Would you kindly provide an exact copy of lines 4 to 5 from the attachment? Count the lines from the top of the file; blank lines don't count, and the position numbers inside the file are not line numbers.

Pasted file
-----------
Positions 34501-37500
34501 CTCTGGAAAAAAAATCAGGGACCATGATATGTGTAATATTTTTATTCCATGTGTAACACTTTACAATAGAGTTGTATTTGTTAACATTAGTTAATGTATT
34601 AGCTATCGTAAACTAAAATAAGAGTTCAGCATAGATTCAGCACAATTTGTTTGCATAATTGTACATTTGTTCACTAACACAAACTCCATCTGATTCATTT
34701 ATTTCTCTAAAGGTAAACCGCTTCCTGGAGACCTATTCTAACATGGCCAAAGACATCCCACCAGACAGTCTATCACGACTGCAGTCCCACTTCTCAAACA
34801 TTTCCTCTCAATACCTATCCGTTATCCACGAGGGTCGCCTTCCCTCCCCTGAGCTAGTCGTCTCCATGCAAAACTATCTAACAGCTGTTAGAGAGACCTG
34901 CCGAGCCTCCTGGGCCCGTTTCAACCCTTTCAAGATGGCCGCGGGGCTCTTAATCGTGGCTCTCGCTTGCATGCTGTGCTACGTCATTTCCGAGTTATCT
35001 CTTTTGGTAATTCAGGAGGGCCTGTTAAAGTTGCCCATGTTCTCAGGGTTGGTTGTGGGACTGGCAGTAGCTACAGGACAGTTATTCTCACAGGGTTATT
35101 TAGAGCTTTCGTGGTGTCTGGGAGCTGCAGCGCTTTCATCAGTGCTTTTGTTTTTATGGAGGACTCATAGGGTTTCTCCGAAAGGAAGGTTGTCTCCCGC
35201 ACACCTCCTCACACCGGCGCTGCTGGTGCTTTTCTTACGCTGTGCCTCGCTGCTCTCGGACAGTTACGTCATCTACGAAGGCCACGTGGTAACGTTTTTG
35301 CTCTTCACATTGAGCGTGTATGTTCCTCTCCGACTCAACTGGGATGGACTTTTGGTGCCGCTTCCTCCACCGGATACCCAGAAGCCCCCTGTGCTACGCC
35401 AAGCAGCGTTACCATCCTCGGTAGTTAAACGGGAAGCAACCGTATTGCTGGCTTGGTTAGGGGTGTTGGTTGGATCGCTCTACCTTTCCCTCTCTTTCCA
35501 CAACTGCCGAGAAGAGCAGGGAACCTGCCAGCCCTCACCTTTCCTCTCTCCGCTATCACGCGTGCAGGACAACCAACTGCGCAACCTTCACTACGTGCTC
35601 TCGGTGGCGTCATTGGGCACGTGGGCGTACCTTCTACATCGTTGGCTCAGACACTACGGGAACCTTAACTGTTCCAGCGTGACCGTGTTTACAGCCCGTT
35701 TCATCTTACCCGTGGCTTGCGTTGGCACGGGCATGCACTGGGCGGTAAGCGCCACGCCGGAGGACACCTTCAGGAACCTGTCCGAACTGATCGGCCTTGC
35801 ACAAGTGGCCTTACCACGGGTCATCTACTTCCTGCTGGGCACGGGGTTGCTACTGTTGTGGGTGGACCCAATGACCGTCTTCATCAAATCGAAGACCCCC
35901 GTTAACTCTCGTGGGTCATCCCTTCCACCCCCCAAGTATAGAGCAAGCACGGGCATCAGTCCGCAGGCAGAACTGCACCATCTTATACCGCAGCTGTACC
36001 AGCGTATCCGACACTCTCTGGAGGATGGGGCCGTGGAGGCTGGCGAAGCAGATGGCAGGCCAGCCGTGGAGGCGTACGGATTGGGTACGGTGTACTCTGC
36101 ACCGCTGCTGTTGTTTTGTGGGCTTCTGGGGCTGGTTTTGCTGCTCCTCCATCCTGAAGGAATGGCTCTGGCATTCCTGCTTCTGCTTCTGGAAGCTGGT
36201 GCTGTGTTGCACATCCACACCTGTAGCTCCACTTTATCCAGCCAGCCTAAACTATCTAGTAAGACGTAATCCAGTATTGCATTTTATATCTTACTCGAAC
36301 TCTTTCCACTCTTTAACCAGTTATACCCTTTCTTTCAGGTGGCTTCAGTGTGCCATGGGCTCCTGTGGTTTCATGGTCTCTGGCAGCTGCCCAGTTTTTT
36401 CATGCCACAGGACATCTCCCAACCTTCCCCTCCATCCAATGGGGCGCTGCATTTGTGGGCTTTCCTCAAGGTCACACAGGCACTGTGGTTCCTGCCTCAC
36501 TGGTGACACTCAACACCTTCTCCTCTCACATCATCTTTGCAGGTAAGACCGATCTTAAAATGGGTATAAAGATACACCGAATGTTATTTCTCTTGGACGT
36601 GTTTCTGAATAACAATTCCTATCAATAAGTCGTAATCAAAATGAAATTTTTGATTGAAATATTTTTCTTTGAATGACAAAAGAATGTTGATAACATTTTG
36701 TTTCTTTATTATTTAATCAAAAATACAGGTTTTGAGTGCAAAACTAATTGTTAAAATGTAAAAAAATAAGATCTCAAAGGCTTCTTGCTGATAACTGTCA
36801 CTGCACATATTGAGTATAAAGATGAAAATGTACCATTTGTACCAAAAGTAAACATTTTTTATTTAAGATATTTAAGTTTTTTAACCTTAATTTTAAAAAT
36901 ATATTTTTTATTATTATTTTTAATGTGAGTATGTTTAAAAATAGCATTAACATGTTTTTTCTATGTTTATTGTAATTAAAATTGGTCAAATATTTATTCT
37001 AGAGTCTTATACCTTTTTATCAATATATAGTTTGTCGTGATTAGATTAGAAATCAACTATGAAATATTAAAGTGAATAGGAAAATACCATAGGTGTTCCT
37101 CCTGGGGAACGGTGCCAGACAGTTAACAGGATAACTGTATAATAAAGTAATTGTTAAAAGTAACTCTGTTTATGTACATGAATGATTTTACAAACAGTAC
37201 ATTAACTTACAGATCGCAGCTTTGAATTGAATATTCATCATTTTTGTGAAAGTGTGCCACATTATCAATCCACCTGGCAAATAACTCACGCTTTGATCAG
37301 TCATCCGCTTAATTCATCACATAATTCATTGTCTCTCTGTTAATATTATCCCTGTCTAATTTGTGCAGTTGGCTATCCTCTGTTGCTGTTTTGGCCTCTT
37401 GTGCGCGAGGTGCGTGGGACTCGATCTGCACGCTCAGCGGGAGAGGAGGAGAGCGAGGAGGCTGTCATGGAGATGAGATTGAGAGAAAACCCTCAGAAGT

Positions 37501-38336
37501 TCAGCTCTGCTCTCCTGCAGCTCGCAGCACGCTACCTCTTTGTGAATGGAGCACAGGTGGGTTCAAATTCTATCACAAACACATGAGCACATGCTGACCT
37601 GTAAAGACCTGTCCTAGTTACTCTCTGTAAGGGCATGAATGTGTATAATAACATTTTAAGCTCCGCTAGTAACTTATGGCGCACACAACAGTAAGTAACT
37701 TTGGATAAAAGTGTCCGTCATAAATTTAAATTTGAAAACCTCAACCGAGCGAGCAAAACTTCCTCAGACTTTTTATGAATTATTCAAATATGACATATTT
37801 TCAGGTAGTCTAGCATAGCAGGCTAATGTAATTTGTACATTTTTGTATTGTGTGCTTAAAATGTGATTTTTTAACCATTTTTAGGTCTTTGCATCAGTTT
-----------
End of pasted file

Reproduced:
34701 ATTTCTCTAAAGGTAAACCGCTTCCTGGAGACCTATTCTAACATGGCCAAAGACATCCCACCAGACAGTCTATCACGACTGCAGTCCCACTTCTCAAACA
34801 TTTCCTCTCAATACCTATCCGTTATCCACGAGGGTCGCCTTCCCTCCCCTGAGCTAGTCGTCTCCATGCAAAACTATCTAACAGCTGTTAGAGAGACCTG